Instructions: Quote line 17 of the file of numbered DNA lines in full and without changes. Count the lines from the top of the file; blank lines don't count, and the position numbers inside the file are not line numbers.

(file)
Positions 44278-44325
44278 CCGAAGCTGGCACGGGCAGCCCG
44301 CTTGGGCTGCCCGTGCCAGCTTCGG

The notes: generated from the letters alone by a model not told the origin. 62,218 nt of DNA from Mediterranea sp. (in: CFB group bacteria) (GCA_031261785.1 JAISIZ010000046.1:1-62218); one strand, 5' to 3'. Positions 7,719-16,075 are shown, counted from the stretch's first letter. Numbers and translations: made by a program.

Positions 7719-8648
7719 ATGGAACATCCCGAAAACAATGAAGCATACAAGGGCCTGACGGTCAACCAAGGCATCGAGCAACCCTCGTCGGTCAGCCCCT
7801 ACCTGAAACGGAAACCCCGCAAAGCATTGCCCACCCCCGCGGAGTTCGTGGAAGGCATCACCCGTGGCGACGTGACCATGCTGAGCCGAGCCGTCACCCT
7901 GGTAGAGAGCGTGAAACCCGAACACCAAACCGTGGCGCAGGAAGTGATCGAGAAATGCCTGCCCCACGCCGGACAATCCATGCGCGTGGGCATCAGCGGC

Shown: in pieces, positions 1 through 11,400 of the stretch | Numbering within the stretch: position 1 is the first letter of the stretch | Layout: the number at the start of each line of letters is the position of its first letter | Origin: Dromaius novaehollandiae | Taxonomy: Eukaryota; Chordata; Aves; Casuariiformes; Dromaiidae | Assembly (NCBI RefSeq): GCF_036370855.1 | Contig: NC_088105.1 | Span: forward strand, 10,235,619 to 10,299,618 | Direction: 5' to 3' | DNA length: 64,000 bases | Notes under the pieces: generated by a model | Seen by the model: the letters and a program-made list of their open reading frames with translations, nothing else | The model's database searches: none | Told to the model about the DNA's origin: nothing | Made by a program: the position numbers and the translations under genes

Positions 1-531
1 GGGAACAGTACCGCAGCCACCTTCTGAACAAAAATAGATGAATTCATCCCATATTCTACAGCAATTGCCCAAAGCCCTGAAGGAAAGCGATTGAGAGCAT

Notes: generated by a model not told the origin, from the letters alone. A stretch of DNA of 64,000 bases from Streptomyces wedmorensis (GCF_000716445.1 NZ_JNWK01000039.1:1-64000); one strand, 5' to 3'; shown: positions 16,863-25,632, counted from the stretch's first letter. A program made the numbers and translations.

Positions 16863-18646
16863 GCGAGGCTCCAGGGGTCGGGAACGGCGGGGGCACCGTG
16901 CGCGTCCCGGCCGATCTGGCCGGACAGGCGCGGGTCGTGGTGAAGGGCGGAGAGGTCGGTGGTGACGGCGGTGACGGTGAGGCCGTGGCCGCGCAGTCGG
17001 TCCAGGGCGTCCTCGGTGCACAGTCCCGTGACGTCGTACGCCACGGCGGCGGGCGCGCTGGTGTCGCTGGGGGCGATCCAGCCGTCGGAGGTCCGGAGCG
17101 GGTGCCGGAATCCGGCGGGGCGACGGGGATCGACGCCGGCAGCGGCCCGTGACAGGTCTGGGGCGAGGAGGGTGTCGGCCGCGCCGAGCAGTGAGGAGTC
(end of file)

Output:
17101 GGTGCCGGAATCCGGCGGGGCGACGGGGATCGACGCCGGCAGCGGCCCGTGACAGGTCTGGGGCGAGGAGGGTGTCGGCCGCGCCGAGCAGTGAGGAGTC